True Confessions of a Heartless Girl – Martha Brooks

Noreen Stall is a teenager you want to alternately give a hug and give a hard shake.  True Confessions tells the story of Noreen Stall – seventeen year old girl with a knack for trouble.  She lands in Pembina Lake, MB and shakes up the residents of the town.  Martha Brooks has written a compelling portrait of the people of Pembina Lake and the stranger, Noreen.  All the characters pull on your heartstrings.  You want things to turn out well for them.  This book would make a marvellous companion to the overused, well-loved and out of date, Outsiders.  I was particularly taken with the characters of Wesley Cuthand and Dolores Harper.  Although the book is not about indigenous Canadians or indigenous culture, these characters and this book turns against the tide of street people and alcoholics and toward a more complex picture of modern indigenous, in this case, Cree, people.  A must for a school library collection.

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2 Comments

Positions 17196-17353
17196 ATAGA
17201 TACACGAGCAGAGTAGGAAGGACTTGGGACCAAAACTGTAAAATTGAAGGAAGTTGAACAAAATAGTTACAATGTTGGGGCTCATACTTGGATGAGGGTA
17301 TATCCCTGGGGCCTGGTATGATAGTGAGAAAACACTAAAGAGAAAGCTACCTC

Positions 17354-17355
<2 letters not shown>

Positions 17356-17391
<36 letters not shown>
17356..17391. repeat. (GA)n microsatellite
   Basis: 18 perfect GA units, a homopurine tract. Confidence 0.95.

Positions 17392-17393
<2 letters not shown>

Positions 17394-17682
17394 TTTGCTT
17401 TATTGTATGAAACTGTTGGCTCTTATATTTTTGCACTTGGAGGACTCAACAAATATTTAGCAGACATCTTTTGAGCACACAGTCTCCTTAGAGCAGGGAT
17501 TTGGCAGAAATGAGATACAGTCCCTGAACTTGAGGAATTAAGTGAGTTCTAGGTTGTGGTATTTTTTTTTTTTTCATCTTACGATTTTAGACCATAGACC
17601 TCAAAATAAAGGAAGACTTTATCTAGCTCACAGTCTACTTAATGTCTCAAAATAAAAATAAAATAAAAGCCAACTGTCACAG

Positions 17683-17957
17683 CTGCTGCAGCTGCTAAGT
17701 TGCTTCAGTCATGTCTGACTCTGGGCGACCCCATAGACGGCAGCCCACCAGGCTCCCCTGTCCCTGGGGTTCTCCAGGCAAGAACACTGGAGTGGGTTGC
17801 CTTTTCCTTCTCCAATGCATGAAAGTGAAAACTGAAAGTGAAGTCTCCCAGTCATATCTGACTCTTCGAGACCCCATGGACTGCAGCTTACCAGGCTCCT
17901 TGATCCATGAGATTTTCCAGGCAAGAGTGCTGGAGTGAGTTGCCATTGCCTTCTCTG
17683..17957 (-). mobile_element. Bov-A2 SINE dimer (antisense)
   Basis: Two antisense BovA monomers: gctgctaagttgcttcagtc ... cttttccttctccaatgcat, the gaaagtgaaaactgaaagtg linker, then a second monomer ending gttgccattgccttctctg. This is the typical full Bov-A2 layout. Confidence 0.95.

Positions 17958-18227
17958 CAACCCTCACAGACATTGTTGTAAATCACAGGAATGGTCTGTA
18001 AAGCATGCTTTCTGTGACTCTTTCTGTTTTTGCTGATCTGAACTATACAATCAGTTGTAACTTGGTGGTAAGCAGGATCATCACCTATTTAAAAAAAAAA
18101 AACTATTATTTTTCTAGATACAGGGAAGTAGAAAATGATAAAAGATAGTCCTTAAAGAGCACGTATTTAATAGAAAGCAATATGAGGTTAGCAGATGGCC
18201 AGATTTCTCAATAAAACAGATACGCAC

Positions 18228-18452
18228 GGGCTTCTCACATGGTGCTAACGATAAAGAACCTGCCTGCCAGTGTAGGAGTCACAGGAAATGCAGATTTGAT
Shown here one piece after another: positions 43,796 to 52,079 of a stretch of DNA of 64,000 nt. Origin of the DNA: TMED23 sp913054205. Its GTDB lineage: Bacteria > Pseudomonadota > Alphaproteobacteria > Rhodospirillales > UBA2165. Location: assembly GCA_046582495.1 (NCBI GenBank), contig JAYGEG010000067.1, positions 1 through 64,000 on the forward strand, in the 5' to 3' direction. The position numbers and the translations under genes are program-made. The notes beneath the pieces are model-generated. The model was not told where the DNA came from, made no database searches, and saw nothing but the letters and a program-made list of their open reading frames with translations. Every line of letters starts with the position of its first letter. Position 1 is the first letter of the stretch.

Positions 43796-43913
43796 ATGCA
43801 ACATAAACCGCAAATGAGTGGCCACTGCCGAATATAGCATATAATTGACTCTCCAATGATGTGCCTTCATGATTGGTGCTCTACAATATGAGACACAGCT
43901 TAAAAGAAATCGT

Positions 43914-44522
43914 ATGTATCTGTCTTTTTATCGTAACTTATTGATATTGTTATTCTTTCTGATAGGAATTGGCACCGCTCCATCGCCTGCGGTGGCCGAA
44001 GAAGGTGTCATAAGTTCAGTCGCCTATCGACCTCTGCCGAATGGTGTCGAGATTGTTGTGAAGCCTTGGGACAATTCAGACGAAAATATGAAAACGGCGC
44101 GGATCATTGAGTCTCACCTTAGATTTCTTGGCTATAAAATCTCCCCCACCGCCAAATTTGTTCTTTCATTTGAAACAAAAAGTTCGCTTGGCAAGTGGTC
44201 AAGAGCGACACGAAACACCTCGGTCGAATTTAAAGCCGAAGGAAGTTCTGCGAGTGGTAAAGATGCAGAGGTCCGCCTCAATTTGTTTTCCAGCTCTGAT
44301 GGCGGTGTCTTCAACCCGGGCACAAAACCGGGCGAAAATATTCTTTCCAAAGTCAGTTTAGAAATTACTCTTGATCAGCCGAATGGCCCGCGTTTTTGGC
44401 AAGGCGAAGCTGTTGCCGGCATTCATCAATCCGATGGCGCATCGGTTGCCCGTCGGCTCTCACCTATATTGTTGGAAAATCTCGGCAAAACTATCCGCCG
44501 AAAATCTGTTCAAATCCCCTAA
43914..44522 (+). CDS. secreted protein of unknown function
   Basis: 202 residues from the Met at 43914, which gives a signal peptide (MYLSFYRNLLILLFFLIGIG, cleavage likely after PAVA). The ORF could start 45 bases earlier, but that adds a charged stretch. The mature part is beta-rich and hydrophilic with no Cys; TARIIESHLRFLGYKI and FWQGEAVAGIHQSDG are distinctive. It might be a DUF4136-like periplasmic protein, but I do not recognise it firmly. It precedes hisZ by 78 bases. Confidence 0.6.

Filed under children's lit, curriculum, education, library, literacy

2 responses to “True Confessions of a Heartless Girl – Martha Brooks

  1. Debbie Pushor

    Susan, I’m really glad you mentioned The Outsiders. Like you, I find the continued use of this novel in classrooms problematic. It stereotypes Aboriginal people as wild and savage and it uses derogatory language such as “squaw.” I do think there are many alternative books which could be read in place of The Outsiders in schools. Do you have such a listing? If you do, can you share it with us or perhaps let us know where to find such titles?

    I also think it’s important that we make accessible to teachers resources such as Through Indian Eyes and The Broken Flute, and websites such as Oyate, which critique children’s literature from an Aboriginal perspective. How do we ensure teachers know of these resources and the perspective on literature they make available to us?

    How do we push back against the continued use of ‘classics’ such as The Outsiders or The Indian in the Cupboard?

  2. I think one of the possible pushes can be using different strategies for teaching literature. I think if we break the whole class novel study mold we can come a long way in changing the pre-sets. We can offer suggestions for possible companion pieces. We can set up the questions to trouble the waters a little.

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